This is the first in an ongoing series of profiles of faculty members who have recently achieved tenure and/or promotion. These profiles are intended to provide illustrations of how some faculty reach that goal.
Clare V. Bell, an associate professor in the division of Curriculum and Instructional Leadership in the School of Education, has been on the UMKC faculty for six years. She knew the criteria for promotion and tenure, and aligned her scholarship, teaching, and service to qualify.
“I knew coming in that I would have to demonstrate high quality work,” Bell said. “I needed to keep the research going; always improve teaching and learning with students; and expand service to local, regional, national, and international levels.”
She maintained longstanding research relationships with colleagues at the Ohio State University and the University of Florida, while collaborating with faculty at UMKC. She studied, wrote and published work on these multiple research projects, and continued to pursue research interests of her own.
“Because of my K-12 education and teacher education background, I knew the value of being a reflective practitioner. I am continually working to improve the quality of my courses and interactions with UMKC students so that our future teachers will also be reflective practitioners who are effective in teaching and learning mathematics with their students,” Bell said.
In addition to unit level committees, Bell sought out service opportunities at the community and national levels. Meeting and talking with officers of national organizations opened doors for service opportunities. Similarly, she made her services available to journal editors in need of manuscript reviewers. This work had the added benefit of exposing Bell to a wide range of writing styles and research ideas that proved useful in her own writing for publication.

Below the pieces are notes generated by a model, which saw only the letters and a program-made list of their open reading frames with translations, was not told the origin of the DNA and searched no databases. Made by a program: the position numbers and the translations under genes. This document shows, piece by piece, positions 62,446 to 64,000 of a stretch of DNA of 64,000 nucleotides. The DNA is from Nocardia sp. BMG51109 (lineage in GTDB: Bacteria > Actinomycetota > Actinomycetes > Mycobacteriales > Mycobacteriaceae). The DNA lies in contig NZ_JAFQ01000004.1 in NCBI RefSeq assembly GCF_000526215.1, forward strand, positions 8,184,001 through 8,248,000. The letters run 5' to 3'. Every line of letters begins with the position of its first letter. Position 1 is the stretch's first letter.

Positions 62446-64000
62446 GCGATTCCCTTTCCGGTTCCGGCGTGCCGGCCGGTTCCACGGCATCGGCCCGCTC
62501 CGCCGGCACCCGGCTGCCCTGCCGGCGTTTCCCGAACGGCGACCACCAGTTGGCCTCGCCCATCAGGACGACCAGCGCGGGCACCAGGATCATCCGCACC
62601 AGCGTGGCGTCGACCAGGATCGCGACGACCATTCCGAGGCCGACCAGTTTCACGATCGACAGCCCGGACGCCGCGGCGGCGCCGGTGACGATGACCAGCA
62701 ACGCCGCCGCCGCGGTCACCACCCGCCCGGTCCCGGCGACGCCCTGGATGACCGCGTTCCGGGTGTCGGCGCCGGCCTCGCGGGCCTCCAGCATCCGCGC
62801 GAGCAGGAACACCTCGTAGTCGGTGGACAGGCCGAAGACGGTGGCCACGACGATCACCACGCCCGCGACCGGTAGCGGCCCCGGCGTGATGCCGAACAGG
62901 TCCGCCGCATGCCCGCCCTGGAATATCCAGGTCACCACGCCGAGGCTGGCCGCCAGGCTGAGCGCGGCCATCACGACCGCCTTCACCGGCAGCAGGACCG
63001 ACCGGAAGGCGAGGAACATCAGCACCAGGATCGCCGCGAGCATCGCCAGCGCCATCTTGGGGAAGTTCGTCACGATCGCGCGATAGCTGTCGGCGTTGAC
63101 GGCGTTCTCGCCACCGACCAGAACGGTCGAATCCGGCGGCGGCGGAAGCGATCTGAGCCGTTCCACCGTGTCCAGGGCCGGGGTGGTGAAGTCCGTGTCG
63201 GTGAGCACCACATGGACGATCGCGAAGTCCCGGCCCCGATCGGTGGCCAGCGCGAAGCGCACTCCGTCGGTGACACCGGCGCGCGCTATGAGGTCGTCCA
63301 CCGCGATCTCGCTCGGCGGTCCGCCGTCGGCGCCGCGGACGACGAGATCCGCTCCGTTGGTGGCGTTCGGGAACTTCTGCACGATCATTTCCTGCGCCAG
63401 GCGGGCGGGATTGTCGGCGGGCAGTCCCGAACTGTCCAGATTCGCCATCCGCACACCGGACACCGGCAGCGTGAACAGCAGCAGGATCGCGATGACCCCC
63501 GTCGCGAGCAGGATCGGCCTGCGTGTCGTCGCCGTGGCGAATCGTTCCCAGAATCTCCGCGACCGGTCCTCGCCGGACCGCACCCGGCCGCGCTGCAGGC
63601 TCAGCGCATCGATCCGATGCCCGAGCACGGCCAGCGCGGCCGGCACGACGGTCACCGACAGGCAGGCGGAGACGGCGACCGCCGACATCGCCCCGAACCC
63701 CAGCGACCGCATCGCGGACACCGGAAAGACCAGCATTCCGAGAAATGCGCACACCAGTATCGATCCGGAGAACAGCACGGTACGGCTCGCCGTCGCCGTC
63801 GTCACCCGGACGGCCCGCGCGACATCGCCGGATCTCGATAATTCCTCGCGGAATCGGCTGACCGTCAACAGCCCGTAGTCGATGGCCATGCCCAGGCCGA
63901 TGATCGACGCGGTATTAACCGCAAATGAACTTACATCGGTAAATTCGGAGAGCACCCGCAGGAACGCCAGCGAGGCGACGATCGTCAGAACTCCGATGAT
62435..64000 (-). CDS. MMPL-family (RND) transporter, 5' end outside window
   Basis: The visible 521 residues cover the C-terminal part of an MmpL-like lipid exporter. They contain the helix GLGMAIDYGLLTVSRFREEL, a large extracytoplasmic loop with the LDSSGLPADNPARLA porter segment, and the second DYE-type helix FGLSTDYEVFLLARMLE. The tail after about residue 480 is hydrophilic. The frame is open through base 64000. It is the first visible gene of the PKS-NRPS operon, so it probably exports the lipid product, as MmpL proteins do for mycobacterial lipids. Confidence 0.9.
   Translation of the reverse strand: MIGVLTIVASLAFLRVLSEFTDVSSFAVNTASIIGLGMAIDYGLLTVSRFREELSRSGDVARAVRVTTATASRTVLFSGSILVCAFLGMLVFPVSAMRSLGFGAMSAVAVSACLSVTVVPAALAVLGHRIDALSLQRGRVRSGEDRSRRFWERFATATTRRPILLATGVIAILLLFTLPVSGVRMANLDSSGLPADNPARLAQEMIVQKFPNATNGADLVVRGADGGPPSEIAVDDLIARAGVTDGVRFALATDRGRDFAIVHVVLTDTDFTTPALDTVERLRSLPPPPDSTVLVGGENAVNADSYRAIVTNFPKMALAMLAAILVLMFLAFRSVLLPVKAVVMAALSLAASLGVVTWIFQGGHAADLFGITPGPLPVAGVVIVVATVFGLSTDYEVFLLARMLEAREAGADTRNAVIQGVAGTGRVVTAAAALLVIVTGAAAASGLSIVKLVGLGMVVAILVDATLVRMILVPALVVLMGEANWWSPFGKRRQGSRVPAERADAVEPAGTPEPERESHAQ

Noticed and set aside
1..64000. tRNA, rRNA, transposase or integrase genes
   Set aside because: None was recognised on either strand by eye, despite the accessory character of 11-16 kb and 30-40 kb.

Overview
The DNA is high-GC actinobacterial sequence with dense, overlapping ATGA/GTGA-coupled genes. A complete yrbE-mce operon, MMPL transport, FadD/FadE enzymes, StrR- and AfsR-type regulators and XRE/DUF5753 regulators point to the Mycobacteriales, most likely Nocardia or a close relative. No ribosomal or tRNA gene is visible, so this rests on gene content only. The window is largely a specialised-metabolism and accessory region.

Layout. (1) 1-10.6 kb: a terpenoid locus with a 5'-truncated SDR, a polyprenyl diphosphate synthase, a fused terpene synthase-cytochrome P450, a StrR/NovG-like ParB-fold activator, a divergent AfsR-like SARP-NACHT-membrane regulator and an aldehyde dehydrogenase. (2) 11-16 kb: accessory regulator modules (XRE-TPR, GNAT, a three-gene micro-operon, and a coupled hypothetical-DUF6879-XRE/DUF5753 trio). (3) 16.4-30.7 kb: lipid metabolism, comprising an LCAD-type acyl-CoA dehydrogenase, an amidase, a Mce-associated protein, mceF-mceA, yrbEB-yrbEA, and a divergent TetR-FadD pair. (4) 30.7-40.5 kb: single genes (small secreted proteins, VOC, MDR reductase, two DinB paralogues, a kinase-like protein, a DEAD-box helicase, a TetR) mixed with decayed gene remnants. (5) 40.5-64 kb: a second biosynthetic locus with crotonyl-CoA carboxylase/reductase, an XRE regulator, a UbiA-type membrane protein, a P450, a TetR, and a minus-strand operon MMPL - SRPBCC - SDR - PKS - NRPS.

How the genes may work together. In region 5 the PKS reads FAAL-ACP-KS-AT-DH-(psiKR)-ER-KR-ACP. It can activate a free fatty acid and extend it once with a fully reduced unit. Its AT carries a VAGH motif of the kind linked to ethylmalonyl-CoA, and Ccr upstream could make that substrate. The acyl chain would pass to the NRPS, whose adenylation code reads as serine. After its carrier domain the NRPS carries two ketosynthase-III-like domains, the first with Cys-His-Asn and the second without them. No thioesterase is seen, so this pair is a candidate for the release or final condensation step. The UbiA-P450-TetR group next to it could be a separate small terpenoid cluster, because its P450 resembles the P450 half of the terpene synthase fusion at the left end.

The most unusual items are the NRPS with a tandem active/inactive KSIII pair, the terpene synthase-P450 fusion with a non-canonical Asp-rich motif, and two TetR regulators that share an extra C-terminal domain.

Bell had some good advice to others seeking to advance in their careers.
“These are challenging times. Find ways to fit your special interests into the work you do for promotion and tenure and you’re more likely to enjoy the ride. Keep doing quality work, even if others do not immediately recognize your accomplishments. You won’t necessarily produce a tidy number of publications each year.
“And take feedback on teaching seriously, but not overly so. Students vary in the ways that they are receptive to learning about changes in mathematics pedagogical practices and inquiry learning. My teaching evaluation scores fluctuated, but improvement trends could be seen over the years.
“In terms of service, it takes time to become established as a knowledgeable professional, particularly for me because the move to ‘the academy’ also came with a geographical move. The moral of this story is that scholars must be patient with their own development and with others’ recognition of their work: If you know you are doing good quality work, keep doing it.”